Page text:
I entered Amsterdam’s Wilbur Lynch High School as a sophomore in September of 1969. Just six months before that, a graduate of that school had been killed in Vietnam. He was an Army medic in the 5th Infantry and on March 15, 1969, his mechanized unit was on patrol between Cu Chi and Tay Ninh, South Vietnam when, their convoy of Armored Patrol Carriers was ambushed by the enemy. When the two lead vehicles were hit with rocket-propelled grenades, this young hero from Amsterdam rushed to help and as he was bending down to assist a wounded soldier he was hit by small arms fire and killed. His name was Michael Lynch.
Michael Lynch had been an active member of the school’s Drama Club, serving as its President in 1966 and appearing in several of the Club’s productions during his high school years. I remember as a kid going to see Camelot in 1966 and being absolutely amazed at how professional the whole thing was. It was hard to believe you were sitting in a high school auditorium and not in some theater on Broadway. That’s how good the actors, actresses, musicians and stage crew performed. Michael Lynch played the absent-minded King Pellinore in that production and he was so good I still remember him in that role today, almost fifty years later.
Bert DeRose, the Drama Club’s advisor described Michael as being someone who acted much older than he was. He was loved and highly respected by his friends. He was always trying to do the right thing and he had this amazing sensitivity for others. For example, the only reason he went to Vietnam in the first place was because he gave the issue a lot of thought and decided he had an obligation to go and serve his country. At the time, he was in the middle of his college education at SUNY New Paltz and had a student deferment. He could have done what so many of his generation chose to do and completely avoided the situation that caused his death. Instead, explaining his just-made decision to DeRose in the parking lot of a local grocery store, he told his old mentor he just didn’t feel right knowing others his age were there in harms way and he was not.
By 1969, the US public’s support of America’s involvement in the war had just about dried up. To illustrate just how upside down the situation had become, that October, our high school hosted a symposium-like event that featured a local Amsterdam priest, rabbi and minister along with the GASD Superintendent and one of the district’s building principal’s who all told us students that the war was a mistake and the US should withdraw. This is while alumni from the school, many of whom had siblings sitting in the audience of that event, were still fighting in that country.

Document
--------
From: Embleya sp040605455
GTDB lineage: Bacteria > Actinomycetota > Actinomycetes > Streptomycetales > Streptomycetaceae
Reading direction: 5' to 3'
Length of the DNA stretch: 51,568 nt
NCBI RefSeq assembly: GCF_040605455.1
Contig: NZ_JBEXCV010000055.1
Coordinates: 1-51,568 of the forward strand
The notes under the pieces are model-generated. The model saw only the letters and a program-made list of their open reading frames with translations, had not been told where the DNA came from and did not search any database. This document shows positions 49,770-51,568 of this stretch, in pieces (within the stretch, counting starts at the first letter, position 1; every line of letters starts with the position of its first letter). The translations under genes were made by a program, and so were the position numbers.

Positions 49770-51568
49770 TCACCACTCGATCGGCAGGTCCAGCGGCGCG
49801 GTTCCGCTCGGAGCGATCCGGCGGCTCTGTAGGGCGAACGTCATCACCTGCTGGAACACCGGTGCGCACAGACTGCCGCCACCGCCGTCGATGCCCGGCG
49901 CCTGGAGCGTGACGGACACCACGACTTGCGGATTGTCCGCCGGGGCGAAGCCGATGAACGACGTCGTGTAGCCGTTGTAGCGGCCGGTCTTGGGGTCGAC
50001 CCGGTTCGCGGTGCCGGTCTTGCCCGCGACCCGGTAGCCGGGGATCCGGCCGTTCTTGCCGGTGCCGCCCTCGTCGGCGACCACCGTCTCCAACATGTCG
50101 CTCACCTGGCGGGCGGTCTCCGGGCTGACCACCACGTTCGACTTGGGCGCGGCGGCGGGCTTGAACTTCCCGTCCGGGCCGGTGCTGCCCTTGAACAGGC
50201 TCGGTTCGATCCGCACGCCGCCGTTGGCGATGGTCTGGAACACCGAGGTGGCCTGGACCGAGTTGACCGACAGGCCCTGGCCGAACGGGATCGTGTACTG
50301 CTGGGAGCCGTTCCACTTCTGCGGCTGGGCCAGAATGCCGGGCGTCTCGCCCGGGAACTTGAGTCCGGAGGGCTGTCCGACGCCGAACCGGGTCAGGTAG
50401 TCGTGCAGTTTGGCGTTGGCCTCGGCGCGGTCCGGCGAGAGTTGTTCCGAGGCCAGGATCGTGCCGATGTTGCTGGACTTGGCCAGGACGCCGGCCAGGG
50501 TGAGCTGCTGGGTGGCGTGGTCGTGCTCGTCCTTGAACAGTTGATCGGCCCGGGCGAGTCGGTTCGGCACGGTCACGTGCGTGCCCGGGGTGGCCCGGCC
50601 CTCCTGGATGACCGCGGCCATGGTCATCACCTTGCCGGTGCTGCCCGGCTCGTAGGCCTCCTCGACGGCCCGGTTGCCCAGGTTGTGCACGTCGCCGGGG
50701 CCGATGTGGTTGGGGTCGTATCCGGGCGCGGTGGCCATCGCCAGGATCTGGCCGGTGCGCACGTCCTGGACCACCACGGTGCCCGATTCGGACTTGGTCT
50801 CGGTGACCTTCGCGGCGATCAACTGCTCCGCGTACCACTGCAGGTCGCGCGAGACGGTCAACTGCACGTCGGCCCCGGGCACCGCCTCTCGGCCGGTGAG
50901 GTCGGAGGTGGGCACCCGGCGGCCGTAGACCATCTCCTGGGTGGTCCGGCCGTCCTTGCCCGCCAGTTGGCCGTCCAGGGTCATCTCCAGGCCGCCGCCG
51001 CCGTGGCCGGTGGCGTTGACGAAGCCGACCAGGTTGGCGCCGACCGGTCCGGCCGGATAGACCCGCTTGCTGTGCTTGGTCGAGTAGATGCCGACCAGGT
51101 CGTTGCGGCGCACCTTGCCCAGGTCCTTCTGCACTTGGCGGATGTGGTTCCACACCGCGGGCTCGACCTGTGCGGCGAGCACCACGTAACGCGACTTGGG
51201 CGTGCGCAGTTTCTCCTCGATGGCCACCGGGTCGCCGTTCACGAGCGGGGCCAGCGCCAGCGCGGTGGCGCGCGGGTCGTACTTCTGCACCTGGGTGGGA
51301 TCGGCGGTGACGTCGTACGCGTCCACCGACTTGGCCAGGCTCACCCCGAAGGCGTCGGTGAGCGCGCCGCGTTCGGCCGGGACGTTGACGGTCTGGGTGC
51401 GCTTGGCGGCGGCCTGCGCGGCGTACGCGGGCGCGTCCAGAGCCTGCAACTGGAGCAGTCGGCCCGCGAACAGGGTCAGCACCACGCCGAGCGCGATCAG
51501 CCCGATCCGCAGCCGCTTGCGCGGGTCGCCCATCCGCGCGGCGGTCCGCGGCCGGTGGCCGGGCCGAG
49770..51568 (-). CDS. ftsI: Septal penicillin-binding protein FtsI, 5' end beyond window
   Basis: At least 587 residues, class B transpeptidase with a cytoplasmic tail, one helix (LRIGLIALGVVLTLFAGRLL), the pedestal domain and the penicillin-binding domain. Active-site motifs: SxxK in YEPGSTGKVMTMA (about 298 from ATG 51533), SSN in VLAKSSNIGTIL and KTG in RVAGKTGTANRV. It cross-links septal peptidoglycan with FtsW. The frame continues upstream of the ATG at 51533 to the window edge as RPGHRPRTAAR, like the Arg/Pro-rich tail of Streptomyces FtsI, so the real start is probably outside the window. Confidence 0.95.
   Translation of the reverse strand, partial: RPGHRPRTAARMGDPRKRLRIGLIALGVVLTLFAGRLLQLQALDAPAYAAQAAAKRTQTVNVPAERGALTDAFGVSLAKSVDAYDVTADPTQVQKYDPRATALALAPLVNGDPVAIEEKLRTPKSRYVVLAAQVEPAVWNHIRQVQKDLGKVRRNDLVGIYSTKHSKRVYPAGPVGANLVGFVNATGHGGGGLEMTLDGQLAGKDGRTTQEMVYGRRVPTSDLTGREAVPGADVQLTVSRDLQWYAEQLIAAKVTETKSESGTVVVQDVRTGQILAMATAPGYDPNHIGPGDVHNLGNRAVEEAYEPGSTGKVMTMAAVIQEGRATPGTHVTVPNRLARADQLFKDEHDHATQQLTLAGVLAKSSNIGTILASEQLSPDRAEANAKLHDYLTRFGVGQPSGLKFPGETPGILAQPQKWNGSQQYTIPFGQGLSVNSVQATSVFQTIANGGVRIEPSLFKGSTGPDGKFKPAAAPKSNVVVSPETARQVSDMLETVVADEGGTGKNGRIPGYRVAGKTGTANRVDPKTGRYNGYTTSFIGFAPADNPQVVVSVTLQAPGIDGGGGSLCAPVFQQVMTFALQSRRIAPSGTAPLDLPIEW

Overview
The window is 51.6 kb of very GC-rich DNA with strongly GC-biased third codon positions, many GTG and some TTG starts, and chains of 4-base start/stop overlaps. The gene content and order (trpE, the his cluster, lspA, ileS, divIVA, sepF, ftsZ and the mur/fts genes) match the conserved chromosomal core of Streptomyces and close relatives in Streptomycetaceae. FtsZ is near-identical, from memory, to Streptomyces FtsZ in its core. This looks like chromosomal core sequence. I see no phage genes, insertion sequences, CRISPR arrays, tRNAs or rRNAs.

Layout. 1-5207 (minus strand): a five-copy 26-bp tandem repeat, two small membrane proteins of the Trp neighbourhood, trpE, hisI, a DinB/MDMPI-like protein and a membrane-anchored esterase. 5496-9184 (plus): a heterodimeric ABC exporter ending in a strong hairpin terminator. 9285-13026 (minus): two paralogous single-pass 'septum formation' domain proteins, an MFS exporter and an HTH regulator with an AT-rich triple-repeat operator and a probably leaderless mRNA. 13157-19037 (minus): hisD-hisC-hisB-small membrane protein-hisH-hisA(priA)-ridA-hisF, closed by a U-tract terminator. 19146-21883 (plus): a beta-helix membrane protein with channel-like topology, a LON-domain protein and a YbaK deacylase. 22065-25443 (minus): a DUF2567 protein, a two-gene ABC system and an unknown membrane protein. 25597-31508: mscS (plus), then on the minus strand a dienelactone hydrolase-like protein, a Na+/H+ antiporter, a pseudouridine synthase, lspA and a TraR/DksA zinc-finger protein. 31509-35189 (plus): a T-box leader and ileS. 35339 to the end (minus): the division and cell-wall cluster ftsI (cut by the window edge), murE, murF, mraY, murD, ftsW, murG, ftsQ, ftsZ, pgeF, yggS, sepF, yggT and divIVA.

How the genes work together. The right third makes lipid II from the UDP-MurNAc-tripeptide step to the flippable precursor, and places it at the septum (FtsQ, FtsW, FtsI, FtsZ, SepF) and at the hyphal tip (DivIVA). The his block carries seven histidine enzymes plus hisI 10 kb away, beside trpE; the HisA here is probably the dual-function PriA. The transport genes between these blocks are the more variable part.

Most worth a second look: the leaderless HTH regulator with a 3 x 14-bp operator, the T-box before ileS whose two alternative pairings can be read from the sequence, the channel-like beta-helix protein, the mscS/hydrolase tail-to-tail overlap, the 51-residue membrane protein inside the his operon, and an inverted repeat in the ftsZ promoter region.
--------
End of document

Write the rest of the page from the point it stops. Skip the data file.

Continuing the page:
At that same time the memory of Michael Lynch was as fresh as could be and his friends wanted to honor him. So they and Mr. DeRose came up with the idea of a scholarship in his name that would go to a deserving graduating senior who was planning to attend college and pursue a career in the theater. Now they could have immediately started asking others to contribute to the scholarship fund but instead they reached into their own pockets to come up with the cash for that first year’s award. Like the friend they loved and who’s memory they were honoring, they felt it was the right thing to do.
Many of those same friends and Mr. DeRose got together again four decades later and decided it was time to make sure the memory of Michael Lynch lasted even longer. They conducted a successful campaign to get the recently renovated Wilbur Lynch auditorium renamed in Michael Lynch’s honor. He so loved that elegant Amsterdam venue.
This one-time Rugged Ram Super Sub was also born on September 28. Though I’m certain his parents lived in Amsterdam, I’m not certain if this legendary television star with a September 28th birthday ever actually did.